• What Must A Construction Safety Program Include to Be Effective?
  • How Leadership Style Affects Safety Performance in Construction
  • Improving Employee Buy-In & Participation in Your Safety Management Program
  • 5 Significant Safety Issues Facing the Construction Industry
  • #1 Safety Issue in Construction As Told By Top Safety Management Industry Leaders
  • How Has Technology Changed Construction Safety?
  • The Future of Construction Safety – Looking to 2025

Hewitt RobertsAudit software, Behavior based safety, Certainty software, EHS Software, Inspection management, Safety inspection, Safety observation, UncategorizedLeave a Comment


New Certainty App!That’s right we’ve just published a brand new version of the Certainty app! Completely rebuilt with Google’s new Flutter Framework technology for mobile app development, this version includes all the features of the earlier Certainty app but:

  • is faster;
  • has easier ‘swipe’ navigation;
  • is easier to use; and,
  • auto saves as you complete checklists!

The move to this new technology also opens up a range of super exciting features that we will steadily roll into the app moving forward! These include:

  • reporting;
  • action management;
  • scheduling;
  • reminders and push notifications; and,
  • countless new answer types such as a bar code reader and map/GPS coordinates!

Hewitt RobertsCertainty software, EHS Software, Safety audits, Safety inspection, Safety management, UncategorizedLeave a Comment


Learn how a leader in the US Construction industry – Anning Johnson – used Certainty to take their safety management program digital.

Check out their case study to learn more about how they use Certainty for their job site safety inspections to:

  • ensure that all their construction projects are being inspected according to policy and procedures;
  • ensure that industry standards are being met;
  • ensure safety is monitored company wide; and,
  • easily identify areas of the business that may need improvement or additional employee training.

Going with Certainty not only saved money, but it also saved an enormous amount of time and improved efficiency.

Maya NikolovskiAudit software, Behavior based safety, Certainty software, EHS Software, Enterprise software, Inspection management, Loss prevention audit, Quality audits, Safety audits, Safety inspection, UncategorizedLeave a Comment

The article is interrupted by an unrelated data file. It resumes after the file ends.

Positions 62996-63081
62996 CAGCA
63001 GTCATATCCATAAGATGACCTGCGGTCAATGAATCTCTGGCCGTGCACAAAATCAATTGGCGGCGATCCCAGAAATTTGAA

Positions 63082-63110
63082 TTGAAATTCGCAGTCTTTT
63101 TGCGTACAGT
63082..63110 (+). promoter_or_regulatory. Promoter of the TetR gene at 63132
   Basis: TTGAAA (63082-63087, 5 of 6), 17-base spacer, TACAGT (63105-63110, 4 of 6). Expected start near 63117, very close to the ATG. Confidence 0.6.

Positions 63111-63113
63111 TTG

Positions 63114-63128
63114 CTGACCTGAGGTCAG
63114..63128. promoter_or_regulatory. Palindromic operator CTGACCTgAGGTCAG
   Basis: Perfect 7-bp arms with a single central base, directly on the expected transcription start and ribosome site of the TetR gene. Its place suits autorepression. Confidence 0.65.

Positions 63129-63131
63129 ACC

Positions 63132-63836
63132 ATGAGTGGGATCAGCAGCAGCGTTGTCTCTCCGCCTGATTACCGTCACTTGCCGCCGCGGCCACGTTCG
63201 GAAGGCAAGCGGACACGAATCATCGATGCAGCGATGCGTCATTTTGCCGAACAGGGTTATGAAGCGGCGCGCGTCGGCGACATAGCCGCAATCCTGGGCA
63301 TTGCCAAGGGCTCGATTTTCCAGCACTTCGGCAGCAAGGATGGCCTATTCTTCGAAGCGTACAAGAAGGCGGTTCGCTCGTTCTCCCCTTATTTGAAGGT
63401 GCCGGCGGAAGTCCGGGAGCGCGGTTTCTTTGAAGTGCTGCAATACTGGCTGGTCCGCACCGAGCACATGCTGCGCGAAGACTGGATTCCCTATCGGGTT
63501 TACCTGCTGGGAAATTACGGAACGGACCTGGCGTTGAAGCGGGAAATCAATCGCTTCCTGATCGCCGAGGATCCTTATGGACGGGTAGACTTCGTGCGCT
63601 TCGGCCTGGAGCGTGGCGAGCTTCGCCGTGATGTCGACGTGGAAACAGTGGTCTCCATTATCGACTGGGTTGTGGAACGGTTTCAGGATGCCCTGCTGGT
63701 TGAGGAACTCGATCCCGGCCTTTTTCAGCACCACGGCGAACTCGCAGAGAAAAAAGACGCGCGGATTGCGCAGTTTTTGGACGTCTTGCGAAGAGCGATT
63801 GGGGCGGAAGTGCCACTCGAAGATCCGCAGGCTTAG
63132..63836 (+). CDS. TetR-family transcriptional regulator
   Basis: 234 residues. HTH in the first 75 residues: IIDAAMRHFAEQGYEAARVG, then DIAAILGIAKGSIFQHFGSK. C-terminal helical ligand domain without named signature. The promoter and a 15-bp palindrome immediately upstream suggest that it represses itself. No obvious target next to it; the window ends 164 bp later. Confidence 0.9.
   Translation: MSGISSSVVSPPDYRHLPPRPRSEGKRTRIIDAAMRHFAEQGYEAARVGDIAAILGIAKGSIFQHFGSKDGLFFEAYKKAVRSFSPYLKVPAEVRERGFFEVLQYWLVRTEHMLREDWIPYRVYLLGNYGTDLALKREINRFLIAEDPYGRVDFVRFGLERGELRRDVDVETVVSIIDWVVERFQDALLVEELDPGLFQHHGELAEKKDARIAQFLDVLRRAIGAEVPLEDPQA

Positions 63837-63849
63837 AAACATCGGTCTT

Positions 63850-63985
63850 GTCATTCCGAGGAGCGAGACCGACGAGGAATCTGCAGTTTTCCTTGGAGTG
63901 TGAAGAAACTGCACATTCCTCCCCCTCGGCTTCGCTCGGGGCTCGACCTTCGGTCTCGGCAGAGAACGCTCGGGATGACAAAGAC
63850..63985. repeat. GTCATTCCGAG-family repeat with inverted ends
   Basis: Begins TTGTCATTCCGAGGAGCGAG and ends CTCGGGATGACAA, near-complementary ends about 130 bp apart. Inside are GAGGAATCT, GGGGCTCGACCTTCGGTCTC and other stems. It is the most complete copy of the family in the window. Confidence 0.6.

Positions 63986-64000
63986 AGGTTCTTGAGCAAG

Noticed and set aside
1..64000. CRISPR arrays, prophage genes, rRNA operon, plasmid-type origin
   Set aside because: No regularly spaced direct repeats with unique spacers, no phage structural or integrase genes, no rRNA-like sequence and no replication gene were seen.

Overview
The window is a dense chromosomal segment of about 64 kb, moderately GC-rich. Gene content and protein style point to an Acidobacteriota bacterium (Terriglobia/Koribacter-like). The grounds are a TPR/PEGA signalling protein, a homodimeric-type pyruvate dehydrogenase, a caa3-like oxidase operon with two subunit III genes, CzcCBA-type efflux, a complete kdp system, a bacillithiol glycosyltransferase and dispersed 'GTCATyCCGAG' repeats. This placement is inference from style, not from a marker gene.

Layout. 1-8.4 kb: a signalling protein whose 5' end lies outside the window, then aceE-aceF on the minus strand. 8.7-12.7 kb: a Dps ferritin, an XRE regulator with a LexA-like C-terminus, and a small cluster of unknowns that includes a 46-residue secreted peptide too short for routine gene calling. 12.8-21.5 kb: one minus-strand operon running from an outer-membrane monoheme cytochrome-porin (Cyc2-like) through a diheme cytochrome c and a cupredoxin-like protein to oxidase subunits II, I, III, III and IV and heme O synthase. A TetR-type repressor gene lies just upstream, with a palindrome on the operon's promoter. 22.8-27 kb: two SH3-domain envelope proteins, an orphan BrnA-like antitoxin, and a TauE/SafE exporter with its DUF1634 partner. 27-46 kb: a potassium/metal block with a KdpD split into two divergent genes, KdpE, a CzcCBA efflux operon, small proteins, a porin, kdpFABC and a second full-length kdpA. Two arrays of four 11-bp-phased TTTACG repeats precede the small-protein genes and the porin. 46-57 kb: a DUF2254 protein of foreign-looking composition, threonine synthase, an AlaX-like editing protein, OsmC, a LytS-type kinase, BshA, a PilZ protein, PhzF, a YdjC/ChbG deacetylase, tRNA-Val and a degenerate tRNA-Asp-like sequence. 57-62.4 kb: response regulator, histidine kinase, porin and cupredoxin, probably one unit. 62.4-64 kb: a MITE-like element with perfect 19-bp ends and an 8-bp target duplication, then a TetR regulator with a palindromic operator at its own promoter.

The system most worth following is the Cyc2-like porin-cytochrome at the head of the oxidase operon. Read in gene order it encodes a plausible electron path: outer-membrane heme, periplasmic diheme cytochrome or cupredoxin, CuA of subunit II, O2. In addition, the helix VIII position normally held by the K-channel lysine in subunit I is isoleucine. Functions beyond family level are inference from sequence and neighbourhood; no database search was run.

We’ve been involved in the design, development and implementation of enterprise- level software for over 20 years, which is why our team of experts put together this 10-part series on evaluating Enterprise-level software. We’ll cover topics ranging from security, data collection and reporting requirements, implementation resources, pricing / cost models and more, to ensure your next enterprise software deployment is a success. You can also download the entire Evaluating Enterprise-level Software whitepaper here

Last week we looked at the importance of customization before considering new enterprise software. Does the solution meet your customization requirements? Let’s move on to the importance of multi-purpose software for your organization. 

_________________

There are many enterprise-level software solutions that have been designed for a single use activity or discipline and will only ever be used for that activity in your business. HR software and financial accounting software are typical examples. 

In these cases, regardless of the people or currencies involved, the processes – and software used to manage them – remains the same across your business. There is likely no applicability for HR or financial accounting software outside of the HR and Finance Departments.

This, however, is not the case for many other enterprise-level solutions.  When considering a solution to solve your team’s (or department’s) problem, you should consider giving it the best chance of buy-in, support and long-term success. Accomplish this by choosing a tool that can easily be configured for your workflow and problem but that can also meet the needs of other teams and departments with similar workflows and problems.